All in all, these are enough reasons for me to use my money a little more wisely. I am not saying that I won’t enjoy asparagus in the winter or that I will stop buying bananas. What I am saying is that we all need to educate ourselves a little more about where our food comes from. I definitely recommend the documentary that was recently released called Food, Inc. It may not turn you into an instant vegan, but you just might feel an increased desire to know exactly what you are putting into your body. Someday it would be nice if the public knew as much about their food as the huge conglomerates that produce it do. I'm not saying that we need to go to extremes either.  Like I mentioned, we have a lot of power with our money, and a little effort goes a long way.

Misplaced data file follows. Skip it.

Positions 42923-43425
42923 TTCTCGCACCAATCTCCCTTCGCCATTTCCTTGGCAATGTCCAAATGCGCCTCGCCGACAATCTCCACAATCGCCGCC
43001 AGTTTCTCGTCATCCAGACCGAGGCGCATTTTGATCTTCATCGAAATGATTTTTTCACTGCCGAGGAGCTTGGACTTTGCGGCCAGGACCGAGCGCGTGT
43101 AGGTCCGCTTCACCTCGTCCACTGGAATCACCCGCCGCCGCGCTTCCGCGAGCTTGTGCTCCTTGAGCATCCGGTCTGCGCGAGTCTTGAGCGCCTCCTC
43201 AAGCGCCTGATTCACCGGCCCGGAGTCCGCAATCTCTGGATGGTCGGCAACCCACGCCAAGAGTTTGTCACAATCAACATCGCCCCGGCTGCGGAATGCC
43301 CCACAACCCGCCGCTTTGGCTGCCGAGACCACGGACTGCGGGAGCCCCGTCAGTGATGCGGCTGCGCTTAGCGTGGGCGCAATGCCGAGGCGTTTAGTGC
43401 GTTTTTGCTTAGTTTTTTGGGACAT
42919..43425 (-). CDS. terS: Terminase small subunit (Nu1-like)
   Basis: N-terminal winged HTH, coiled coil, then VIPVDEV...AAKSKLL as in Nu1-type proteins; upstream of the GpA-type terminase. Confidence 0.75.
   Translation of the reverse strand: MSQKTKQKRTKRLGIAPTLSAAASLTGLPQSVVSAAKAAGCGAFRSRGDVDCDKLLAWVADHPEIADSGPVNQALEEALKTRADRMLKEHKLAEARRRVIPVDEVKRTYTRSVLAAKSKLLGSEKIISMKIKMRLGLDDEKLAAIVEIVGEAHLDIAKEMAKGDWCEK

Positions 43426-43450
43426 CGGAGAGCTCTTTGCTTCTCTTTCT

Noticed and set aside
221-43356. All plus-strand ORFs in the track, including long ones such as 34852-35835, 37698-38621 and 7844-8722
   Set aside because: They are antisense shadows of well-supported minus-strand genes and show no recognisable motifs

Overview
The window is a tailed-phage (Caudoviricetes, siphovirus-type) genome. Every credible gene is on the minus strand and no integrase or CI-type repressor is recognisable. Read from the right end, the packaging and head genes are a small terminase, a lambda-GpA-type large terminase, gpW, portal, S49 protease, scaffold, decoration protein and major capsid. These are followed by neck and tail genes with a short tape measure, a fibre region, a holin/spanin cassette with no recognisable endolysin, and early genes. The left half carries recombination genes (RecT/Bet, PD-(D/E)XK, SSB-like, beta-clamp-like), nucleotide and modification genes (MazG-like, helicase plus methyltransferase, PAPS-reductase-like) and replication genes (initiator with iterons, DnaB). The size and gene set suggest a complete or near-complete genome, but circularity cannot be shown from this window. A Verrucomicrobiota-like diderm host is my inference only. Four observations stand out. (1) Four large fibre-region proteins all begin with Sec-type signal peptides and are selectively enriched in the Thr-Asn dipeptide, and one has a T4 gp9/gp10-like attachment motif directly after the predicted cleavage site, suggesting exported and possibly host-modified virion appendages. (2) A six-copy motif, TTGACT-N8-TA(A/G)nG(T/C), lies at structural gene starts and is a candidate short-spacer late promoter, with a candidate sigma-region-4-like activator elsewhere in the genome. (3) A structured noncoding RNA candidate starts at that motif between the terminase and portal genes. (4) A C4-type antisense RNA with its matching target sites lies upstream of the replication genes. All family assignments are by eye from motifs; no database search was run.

I found a local guy who just started harvesting honey this year.  He was nice enough to show

      me and my kids his bees.  This picture is him showing us the honeycomb.  I'll admit that

      the honey I purchased was a little on the expensive side, but well worth the time he spent

      educating us on bees!